This episode is an analysis of the environmental impacts of the current war in Iraq. There are several major categories, each of which will be discussed. This episode is meant to be an overview of the rarely-discussed ecological situation in Iraq, rather than a persuasive piece towards one viewpoint or another. The entire episode will revolve around environmental issues--political and strategic issues and biases will not be included.
- Negative Effects:
- Oil Fires: Saddam lit oil wells on fire, resulting in extreme air pollution.
- Oil Spills: the oil wells spilled into the surrounding ground and sea, ruining vast expanses of animal habitats.
- Depleted Uranium: DU munitions used by Coalition forces have chemically wounded thousands of Iraqis and Americans.
- War Machines: Military vehicles and structures wreak havoc through the fragile deserts of Western and Northern Iraq.
- Munitions: Unexploded ordinances and explosion craters have wrecked acres and acres of potential farmland.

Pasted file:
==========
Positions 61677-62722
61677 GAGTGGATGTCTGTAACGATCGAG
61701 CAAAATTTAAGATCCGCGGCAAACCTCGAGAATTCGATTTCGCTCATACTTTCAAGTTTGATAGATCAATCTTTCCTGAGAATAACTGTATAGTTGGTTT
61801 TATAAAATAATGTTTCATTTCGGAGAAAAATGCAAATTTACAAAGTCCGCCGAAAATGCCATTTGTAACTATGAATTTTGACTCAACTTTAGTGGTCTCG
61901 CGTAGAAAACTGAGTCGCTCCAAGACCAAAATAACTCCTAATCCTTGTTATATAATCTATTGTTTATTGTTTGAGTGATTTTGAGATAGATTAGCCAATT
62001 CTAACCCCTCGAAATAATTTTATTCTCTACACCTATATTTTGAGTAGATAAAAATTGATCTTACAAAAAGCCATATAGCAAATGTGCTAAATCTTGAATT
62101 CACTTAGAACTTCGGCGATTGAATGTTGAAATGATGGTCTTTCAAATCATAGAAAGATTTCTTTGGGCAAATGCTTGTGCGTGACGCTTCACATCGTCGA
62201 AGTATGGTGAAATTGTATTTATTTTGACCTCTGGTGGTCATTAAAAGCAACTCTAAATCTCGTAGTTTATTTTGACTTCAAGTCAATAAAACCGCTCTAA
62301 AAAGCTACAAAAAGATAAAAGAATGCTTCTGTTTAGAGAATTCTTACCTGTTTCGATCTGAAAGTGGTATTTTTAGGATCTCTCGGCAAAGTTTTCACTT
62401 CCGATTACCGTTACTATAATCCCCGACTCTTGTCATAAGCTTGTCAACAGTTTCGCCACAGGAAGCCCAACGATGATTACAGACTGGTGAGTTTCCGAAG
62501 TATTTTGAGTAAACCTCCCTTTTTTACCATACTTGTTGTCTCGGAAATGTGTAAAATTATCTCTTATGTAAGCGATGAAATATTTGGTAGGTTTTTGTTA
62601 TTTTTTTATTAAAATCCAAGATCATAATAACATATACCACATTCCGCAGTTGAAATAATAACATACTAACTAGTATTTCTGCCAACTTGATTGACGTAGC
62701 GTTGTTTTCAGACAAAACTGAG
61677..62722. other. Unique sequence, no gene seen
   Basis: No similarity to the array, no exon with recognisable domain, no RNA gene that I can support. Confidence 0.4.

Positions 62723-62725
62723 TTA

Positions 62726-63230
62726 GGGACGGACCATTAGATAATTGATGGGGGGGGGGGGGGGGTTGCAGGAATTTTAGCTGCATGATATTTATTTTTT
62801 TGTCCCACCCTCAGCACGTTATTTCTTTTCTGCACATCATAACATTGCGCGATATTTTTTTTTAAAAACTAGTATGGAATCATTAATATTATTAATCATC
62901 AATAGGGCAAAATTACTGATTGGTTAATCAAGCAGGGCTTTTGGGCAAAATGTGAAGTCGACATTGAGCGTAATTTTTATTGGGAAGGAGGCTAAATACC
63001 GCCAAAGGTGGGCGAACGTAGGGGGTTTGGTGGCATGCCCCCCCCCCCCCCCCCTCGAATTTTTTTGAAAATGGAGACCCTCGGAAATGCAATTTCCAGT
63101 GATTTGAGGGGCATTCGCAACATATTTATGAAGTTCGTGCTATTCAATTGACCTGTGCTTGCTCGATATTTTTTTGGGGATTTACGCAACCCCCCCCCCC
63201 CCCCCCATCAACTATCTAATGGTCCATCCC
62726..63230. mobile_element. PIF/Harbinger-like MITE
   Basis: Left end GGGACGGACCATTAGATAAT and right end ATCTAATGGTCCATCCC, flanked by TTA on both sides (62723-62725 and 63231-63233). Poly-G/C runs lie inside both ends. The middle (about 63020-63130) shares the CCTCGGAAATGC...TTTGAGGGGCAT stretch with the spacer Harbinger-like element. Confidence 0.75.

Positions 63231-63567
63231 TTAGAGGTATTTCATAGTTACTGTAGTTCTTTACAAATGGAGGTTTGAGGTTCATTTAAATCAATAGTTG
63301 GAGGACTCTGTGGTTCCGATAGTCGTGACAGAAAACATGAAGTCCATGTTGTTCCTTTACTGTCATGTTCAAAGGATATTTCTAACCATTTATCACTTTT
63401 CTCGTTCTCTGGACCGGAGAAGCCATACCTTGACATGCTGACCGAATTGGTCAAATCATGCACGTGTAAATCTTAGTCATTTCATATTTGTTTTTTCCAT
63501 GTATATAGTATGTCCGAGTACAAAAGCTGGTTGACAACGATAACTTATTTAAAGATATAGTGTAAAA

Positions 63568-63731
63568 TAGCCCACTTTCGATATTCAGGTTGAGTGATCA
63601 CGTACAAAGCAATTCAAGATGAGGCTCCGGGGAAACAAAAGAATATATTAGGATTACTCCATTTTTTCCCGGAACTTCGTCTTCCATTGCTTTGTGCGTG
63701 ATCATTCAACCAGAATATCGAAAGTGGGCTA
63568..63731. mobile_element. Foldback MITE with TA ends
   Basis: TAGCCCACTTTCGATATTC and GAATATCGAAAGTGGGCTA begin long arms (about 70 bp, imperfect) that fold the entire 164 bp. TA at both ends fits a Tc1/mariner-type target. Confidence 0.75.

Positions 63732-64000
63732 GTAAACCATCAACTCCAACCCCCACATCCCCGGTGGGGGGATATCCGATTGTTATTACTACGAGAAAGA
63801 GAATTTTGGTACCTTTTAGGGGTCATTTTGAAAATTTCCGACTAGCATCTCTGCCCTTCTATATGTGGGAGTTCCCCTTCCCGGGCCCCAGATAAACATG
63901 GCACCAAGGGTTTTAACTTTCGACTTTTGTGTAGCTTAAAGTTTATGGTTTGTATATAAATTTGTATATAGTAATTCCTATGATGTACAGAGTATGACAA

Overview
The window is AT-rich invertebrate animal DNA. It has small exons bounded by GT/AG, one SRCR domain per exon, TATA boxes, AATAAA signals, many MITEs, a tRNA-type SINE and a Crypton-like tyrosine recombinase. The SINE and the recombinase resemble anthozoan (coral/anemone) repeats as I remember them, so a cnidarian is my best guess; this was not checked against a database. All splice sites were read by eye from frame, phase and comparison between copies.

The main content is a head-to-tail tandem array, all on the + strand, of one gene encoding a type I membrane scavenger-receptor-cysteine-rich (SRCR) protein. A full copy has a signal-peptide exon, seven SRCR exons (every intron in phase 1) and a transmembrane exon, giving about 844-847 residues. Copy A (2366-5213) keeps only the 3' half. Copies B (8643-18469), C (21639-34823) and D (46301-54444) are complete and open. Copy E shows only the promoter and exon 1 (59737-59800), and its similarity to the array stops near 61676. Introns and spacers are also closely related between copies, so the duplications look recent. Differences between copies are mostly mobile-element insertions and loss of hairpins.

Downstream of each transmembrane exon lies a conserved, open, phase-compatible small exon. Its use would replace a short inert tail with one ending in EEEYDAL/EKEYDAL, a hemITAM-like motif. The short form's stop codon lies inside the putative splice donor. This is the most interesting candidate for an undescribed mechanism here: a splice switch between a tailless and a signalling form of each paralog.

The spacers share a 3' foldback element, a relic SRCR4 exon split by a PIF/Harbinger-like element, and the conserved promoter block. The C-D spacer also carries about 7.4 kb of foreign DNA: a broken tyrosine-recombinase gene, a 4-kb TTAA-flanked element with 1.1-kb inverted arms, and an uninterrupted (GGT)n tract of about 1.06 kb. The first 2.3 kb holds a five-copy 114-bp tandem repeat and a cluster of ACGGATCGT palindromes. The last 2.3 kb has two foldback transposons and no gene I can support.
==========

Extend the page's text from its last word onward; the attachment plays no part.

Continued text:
- Water Pollution: Unnatural or unhealthy chemicals, such as oil and human biomass, have entered waterways in large quantities, thereby rendering them unusable.
- Infrastructure Damage: The lack of leadership in Iraq means that significant environmental problems, such as broken sewage systems, never get fixed.
- Fiscal Allocation: Funds allocated to defense could have been used to pursue environmentalist initiatives.
- Positive Effects:
- Iraq War is a major catalyst for the “alternative energies initiative?.
- Saddam’s ecologically harmful policies will no longer devastate the Iraqi ecosystem.
- Iraq’s relationship with the United Nations has improved, meaning that UN environmental agencies can now safely enter the region.
For more information, read: Environmental Science by Richard Wright
The Gulf War Aftermath by Mohammed Sadiq
Desk Study on the Environment in Iraq by the United Nations Environment Program
The Iraq Quagmire by the Institute for Policy Studies
The Environment Consequences of the war in Iraq by the UK Green Party
Special thanks to: Captain Christopher Green, Corporal Trent Davis, and Master Sergeant Jonny LungMilitary History Podcast is sponsored by Armchair General Magazine